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   2005| September-December  | Volume 3 | Issue 3  
    Online since December 23, 2022

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van der Veer Guus
September-December 2005, 3(3):0-0
[ABSTRACT]   Full text not available  [PDF]
  134 17 -
Twelve Creative Ways to Foster Reconciliation after violence
Johan Galtung
September-December 2005, 3(3):222-234
Based on his experience as a mediator in many conflict areas, the author discusses twelve approaches to rconciliation. He concludes that no single approach is capable of handling the complexity of the situation after violent events, thus combining approaches makes more sense. The parties involved in the conflict should be invited to discuss these approaches and therefore be able to arrive at the best combination for their own situation.
[ABSTRACT]   Full text not available  [PDF]
  82 13 -
Reconciliation - The Wrong Track to Peace?
David Becker
September-December 2005, 3(3):167-179
The article discusses the shortcomings of the current theory and practice of reconciliation and explores the possibilities of addressing the complex social and psychological processes involved in dealing with the past.
[ABSTRACT]   Full text not available  [PDF]
  76 8 -
Reconciliation in the Aftermath of Violent Conflict in Rwanda
Annemiek Richters, Cora Dekker, Klaas de Jonge
September-December 2005, 3(3):203-221
Reconciliation in the aftermath of the history of violent conflict in Rwanda is approached as part of a set of deeply interrelated issues, such as individual and social suffering, justice, remembering and forgetting, truth-telling, accountability, forgiveness, trauma therapy, socio-therapy, human rights, and development. The article is based on literature study, conversations with people of all walks of life in Rwanda, and six years of research experience in this country of one of the authors. A major challenge addressed is if, and to what extent, internationally oriented concepts and programs and cultural specific approaches in the field of reconciliation are in conflict with each other or whether they have the potential to reinforce each other.
[ABSTRACT]   Full text not available  [PDF]
  72 9 -
Empirical criteria for reconciliation in practice
Dan Bar-On
September-December 2005, 3(3):180-191
This article illustrates the opinion that a bottom-up reconciliation requires, in addition to a top-down legal and political agreement between the parties, a complementary educational and social-psychological process. After an intractable conflict such a process will help the people involved to work through and let go of hatred, the desire for revenge, the mistrust, and the pain that were imprinted as a result of the conflict. A successful synchronisation of these two processes could diminish the danger of a renewed outburst of violence. The article discusses experience with the TRT (To Reflect and Trust) group, which has brought together Jewish descendants of Holocaust survivors and German descendants of Nazi perpetrators over the past thirteen years. Lessons learned from these experiences are applied to the current Israeli-Palestinian conflict. In the course of this discussion, the concept of reconciliation is critically examined. Several empirical criteria are suggested to study reconciliation in practice.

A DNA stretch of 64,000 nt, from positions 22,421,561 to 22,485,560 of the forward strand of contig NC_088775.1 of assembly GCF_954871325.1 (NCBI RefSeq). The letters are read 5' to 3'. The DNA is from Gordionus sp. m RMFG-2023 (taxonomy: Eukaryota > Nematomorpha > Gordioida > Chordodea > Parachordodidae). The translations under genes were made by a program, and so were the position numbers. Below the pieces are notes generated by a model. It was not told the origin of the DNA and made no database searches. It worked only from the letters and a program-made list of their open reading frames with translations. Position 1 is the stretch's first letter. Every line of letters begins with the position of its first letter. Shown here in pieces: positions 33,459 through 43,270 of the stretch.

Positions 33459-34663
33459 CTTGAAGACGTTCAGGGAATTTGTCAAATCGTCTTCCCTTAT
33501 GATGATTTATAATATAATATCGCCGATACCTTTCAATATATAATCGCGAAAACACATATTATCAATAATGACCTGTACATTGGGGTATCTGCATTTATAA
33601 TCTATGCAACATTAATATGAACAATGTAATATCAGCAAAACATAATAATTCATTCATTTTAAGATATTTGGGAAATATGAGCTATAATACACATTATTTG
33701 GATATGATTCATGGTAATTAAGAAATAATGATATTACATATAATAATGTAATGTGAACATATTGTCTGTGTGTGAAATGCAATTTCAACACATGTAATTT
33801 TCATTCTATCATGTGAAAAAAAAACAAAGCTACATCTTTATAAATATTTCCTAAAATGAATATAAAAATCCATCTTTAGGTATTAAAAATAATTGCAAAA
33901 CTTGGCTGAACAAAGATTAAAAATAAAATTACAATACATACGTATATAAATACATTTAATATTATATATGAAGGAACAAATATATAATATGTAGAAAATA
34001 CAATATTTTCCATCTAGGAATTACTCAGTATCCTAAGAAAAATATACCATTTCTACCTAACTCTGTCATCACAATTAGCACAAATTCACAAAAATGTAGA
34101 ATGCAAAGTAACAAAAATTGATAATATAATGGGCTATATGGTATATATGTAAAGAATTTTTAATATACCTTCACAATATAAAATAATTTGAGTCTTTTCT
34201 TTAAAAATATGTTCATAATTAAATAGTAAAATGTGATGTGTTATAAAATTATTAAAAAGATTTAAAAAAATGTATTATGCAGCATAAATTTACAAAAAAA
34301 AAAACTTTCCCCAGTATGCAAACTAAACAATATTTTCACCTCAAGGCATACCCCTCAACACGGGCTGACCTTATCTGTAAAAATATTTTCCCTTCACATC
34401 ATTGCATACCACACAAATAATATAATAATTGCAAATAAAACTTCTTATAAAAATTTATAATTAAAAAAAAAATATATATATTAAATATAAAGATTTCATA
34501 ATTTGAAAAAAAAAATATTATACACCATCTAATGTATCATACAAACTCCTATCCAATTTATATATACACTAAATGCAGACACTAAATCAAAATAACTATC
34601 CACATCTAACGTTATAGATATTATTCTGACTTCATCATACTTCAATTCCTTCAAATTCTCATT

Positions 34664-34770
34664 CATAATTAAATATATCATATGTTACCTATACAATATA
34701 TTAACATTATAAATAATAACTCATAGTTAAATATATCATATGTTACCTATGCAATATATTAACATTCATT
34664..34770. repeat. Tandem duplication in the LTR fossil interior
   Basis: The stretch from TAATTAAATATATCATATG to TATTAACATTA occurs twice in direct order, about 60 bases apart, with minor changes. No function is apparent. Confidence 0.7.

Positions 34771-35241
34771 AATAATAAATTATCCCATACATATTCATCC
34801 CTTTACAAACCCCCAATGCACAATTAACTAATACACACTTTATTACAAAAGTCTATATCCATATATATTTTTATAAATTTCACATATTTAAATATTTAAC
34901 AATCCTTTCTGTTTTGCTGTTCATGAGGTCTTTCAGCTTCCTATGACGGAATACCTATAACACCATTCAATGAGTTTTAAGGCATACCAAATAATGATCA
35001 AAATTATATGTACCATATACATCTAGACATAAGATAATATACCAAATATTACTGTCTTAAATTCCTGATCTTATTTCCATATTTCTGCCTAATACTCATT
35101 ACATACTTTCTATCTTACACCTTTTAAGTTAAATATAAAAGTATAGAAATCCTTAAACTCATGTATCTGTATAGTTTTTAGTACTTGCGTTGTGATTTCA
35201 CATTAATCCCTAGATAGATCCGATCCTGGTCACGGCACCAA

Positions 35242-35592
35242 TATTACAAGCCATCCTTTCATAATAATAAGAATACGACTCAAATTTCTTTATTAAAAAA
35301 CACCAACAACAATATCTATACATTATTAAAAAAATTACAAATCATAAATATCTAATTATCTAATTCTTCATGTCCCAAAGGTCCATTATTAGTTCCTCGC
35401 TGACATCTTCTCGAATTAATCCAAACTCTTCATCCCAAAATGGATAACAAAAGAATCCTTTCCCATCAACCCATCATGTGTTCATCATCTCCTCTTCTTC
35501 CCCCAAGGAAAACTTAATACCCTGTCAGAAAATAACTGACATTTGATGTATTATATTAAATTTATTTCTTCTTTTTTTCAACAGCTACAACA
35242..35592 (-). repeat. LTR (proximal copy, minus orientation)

[ABSTRACT]   Full text not available  [PDF]
  70 8 -
Can There Be Healing Without Justice? Lessons from the Commission for Reception, Truth and Reconciliation in East Timor
Dominique Le Touze, Derrick Silove, Anthony Zwi
September-December 2005, 3(3):192-202
Truth and reconciliation processes initiated in post-conflict countries have several interrelated objectives with the two key aims being to confront past injustices and to heal the suffering caused by such abuses. Structural constraints, however, often limit the extent to which justice can be achieved for all victims and their families. The present report is based on a review of the Commission for Reception, Truth and Reconciliation (known by its Portuguese acronym CAVR), a national initiative that was concluded in 2005. The review was based on interviews with key staff associated with the Commission. Although the key CAVR personnel and support agencies interviewed believed that the process was beneficial, they also noted that a minority of participants continued to suffer from a range of traumatic mental health problems that required special psychological attention. Pervasive anger was evident amongst survivors, particularly in response to the impunity enjoyed by the leading perpetrators of past atrocities, lost of whom had sought refuge in Indonesia. Lessons from East Timor and elsewhere suggest the importance of anticipating the inevitable feelings of anger and frustration arising from the limitations of TRC processes in achieving justice for all victims.
[ABSTRACT]   Full text not available  [PDF]
  68 9 -
Book review
Berenice Meintjes
September-December 2005, 3(3):235-236
[ABSTRACT]   Full text not available  [PDF]
  64 9 -
Apologize, translated summaries not available

September-December 2005, 3(3):0-0
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